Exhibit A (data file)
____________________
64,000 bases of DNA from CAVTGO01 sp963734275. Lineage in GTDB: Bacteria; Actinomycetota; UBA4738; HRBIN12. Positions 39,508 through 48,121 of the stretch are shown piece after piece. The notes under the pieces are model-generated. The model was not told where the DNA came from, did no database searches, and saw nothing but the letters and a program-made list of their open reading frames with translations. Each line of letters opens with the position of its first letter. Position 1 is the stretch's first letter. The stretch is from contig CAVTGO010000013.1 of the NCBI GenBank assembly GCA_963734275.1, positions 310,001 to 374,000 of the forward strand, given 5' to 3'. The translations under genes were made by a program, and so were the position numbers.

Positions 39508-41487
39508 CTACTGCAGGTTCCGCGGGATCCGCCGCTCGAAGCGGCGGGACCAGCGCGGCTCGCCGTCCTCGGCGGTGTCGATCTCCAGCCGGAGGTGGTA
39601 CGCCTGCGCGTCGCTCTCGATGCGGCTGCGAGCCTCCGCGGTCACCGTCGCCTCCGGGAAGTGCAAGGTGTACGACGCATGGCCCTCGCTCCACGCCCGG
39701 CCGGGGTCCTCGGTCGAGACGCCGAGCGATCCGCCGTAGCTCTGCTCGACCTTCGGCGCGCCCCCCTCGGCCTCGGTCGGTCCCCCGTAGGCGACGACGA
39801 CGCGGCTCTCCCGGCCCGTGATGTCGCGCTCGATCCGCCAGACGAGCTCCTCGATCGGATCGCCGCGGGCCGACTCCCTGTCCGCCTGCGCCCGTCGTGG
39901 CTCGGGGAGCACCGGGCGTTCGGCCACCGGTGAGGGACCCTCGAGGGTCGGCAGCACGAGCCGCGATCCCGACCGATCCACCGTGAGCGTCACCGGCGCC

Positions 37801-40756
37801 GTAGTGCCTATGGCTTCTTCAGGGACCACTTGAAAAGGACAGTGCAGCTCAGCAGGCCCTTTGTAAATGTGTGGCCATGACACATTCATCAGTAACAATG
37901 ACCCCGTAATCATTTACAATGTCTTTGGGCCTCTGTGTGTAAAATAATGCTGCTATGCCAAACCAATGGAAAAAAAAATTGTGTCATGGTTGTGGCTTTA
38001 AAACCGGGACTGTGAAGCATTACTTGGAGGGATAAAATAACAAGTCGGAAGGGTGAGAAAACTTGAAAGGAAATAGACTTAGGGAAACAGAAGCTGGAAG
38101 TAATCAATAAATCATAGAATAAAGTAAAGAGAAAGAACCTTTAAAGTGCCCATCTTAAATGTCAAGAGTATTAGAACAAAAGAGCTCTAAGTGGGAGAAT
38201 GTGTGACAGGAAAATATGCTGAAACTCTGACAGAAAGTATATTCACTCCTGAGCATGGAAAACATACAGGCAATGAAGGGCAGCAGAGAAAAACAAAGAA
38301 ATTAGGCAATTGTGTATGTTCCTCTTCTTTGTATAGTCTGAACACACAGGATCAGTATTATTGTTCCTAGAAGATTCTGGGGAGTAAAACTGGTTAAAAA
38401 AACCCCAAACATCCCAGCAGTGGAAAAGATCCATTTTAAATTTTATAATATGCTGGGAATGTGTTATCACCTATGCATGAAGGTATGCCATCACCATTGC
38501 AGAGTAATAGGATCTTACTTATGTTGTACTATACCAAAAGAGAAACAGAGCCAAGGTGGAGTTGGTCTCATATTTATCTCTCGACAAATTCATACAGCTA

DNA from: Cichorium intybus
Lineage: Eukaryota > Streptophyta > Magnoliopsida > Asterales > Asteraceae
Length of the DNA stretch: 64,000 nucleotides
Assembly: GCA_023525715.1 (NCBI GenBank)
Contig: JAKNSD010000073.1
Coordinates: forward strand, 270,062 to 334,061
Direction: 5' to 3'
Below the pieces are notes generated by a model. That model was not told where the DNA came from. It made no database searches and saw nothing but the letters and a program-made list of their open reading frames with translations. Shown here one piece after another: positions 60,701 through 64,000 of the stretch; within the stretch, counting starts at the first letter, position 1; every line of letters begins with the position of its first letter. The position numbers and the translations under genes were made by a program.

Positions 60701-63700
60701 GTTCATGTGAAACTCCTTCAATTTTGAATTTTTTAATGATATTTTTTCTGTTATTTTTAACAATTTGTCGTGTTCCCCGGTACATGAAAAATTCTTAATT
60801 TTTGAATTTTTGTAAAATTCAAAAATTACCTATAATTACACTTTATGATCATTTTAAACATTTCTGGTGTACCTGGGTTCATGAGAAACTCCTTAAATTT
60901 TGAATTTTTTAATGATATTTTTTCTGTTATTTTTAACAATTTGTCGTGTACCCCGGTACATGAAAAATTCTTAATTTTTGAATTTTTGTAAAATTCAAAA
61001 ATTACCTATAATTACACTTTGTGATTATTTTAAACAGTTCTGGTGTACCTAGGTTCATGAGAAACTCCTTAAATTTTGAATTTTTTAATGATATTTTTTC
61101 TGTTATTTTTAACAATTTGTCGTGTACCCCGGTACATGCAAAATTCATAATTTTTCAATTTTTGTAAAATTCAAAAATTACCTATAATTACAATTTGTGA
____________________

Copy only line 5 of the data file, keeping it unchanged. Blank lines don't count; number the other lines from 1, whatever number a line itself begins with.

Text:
39701 CCGGGGTCCTCGGTCGAGACGCCGAGCGATCCGCCGTAGCTCTGCTCGACCTTCGGCGCGCCCCCCTCGGCCTCGGTCGGTCCCCCGTAGGCGACGACGA